WomenHeart Champions hosts monthly meetings for Santa Barbara County women facing heart disease

After being a nurse working in cardiac rehabilitation for 30 years and a cardiac patient herself, Marsha Griggs decided to help other women facing heart disease by becoming a WomenHeart Champion. 

“Women tend to have different symptoms than men, and they’re more subtle,” Griggs said. “They are not diagnosed as easily as men; they’re misdiagnosed, or ignored. It’s in our head that heart disease is for men, but it’s not.” 

Symptoms in women include fatigue, chest pain radiating up in the shoulders, upper back pain, nausea, cold sweats, or shortness of breath, Griggs said, noting that fatigue is particularly strong in women. Other symptoms can be arm pain, jaw pain that can carry into the ears, or massive headaches. 

“Women suffering from depression have more risk of heart disease,” she added. “You have a dietary regime; exercise and medications you have to take, but you’re likely not going to do all those things to take care of yourself if you’re depressed.” 

click to enlarge WomenHeart Champions hosts monthly meetings for Santa Barbara County women facing heart disease
SHARED EXPERIENCES : Santa Barbara County WomenHeart Champions (left to right) Olivia Rodriguez, Janet Wolf, Marsha Griggs, Evan McCabe, and Lou Ann Topping help women better understand heart disease through monthly meetings and community events.

WomenHeart Champions was founded in 1998 to help educate women about heart disease and provide a community network with monthly support group sessions. Champions also provide education on heart disease at various events and are available for one-on-one support. Prior to taking on the role, champions are required to go to the Mayo Clinic in Rochester, Minnesota, to learn about various tests and technology and receive training to hold support group sessions, she said.

“It helps that women are trained in those specifics, making sure they have equal access to testing and treatment. We need the training so we know what we are talking about,” Griggs said. “Women have higher rates [of] depression, and depression and heart disease go hand-in-hand. And women speak better with other women.”

Griggs now leads monthly meetings for women in Santa Barbara County alongside fellow champion Lou Ann Topping, where they meet with women on Zoom to swap information about heart disease, share their own stories, and hear from fellow group members. Prior to the pandemic shutdown, the women used to meet at Santa Barbara’s Sansum Clinic, but the shift to Zoom opened the meeting up to more women across the county, Topping said. 

The champions also attend local events and health fairs, including the Santa Maria Health Fair at Waller Park, to present information about heart disease symptoms, encourage women to see their doctor to learn more, and get the word out about their support groups.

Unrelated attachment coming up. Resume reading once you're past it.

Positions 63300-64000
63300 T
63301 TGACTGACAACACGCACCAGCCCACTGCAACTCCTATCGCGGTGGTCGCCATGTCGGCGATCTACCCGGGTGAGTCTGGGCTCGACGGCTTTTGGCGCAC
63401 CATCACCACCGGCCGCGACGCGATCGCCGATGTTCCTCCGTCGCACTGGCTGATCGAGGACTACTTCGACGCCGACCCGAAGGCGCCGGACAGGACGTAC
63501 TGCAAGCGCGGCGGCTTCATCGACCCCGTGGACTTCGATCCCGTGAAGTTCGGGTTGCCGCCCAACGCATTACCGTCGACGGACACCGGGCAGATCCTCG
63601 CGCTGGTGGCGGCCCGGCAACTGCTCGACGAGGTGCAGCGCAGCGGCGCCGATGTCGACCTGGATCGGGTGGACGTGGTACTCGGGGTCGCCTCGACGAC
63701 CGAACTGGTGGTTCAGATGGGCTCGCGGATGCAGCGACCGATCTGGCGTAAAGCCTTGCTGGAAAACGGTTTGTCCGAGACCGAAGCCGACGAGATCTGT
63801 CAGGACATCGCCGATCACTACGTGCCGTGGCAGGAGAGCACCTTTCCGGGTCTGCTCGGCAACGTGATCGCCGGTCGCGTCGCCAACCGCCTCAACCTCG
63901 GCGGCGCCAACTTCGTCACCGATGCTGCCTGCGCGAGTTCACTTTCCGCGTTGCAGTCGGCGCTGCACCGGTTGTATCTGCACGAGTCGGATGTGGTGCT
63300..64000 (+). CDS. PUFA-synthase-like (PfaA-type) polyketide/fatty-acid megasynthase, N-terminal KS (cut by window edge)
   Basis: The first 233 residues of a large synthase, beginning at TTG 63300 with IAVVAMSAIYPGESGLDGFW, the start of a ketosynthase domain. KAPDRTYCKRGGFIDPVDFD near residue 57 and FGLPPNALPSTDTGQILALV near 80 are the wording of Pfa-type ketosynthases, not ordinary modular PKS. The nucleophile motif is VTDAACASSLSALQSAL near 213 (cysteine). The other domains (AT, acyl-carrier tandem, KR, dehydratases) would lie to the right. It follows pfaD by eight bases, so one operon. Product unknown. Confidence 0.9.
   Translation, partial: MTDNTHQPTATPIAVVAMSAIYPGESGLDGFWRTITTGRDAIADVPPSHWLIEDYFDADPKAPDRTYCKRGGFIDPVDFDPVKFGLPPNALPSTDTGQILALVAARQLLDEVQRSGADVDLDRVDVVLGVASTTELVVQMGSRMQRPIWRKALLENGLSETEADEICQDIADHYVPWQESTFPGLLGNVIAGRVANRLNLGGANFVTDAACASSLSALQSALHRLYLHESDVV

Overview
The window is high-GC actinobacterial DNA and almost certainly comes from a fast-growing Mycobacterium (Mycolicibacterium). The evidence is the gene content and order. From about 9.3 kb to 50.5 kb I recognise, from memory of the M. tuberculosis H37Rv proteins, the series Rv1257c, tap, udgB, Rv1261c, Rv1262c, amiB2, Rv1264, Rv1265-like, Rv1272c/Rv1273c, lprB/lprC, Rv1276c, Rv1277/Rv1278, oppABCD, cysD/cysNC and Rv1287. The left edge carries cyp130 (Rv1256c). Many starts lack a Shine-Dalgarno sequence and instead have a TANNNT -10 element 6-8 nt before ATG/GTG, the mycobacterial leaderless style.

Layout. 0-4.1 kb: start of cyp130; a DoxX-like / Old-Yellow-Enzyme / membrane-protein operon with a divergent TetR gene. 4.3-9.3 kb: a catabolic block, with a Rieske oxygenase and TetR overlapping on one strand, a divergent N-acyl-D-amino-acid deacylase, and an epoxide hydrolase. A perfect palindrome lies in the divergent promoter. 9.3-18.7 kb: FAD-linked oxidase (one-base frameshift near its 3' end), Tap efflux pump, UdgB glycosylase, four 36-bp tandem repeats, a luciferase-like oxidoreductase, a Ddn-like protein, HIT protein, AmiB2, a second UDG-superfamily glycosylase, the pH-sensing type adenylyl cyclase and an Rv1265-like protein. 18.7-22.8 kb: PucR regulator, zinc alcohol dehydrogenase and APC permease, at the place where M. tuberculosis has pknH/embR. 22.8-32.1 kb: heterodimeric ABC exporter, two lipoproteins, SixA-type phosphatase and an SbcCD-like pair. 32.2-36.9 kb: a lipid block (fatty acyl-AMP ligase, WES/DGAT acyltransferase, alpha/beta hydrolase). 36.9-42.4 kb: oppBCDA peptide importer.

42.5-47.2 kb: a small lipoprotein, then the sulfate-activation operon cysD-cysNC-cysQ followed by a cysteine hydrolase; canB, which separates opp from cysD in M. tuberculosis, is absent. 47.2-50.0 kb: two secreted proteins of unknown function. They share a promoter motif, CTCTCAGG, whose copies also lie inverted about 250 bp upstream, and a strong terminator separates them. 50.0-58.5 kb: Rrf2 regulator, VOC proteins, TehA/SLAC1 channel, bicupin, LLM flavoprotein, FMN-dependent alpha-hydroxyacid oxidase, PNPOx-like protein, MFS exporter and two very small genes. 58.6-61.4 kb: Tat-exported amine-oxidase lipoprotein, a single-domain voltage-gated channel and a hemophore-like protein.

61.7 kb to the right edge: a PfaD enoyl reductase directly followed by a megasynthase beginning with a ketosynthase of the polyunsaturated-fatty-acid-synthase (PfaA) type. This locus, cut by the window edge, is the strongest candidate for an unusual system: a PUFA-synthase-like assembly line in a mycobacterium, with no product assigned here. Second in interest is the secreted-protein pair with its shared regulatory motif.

“We educate the women on the spot, and if they have any questions, they are free to ask us. We go off, away from the table, and talk one-on-one,” Topping said. 

Topping often shares her experience when she had a “massive” heart attack in January 2016 when she was visiting her daughter in Washington state. After initial treatment, she came back to Santa Barbara and had a cardiology appointment where she saw a WomenHeart pamphlet in her exam room, she said. She went to the meetings for almost a year before agreeing to become a champion herself. 

“We’re there to listen, and we always tell them our story, and I think it’s important for them to know that we have stories to tell. We’re not just there to support; we know what we’re talking about in that sense,” Topping said. 

“It’s important to validate the patient’s feelings, and we teach the patient how to live with heart disease, common problems, and how to improve quality of life.”

Visit womenheart.org to find more information about the organization, or email [email protected] to find out more about the local chapter. 


• The Santa Maria-Bonita Office of Family Engagement will be celebrating Black History Month with the NAACP of Santa Maria/Lompoc. On Feb. 25 from 11 a.m. to 5 p.m., the two groups will be in Pioneer Park—located at 1150 W. Foster Road—with games, “culturally significant” books to distribute, arts and crafts, dance, poetry, free lunch, and information about school district and NAACP resources. The event will also have a mobile vaccine clinic that will be handing out free Starbucks gift cards to the first 200 people who get vaccinated. 

• The Santa Maria Recreation and Parks Department planted 250 trees in city parks and 50 trees along sidewalks and street medians to improve quality of life in the area. The department will plant 235 15-gallon street trees as part of the Cal Fire Urban and Community Forestry Grant. An additional 125 large trees will be planted using the annual street tree budget. The department is also planting trees in front of residences. Call the Recreation and Parks Department at (805) 925-0951, Ext. 2260, if interested in having a tree planted in the easement near a home.

Staff Writer Taylor O’Connor wrote this week’s Spotlight. Reach her at [email protected].

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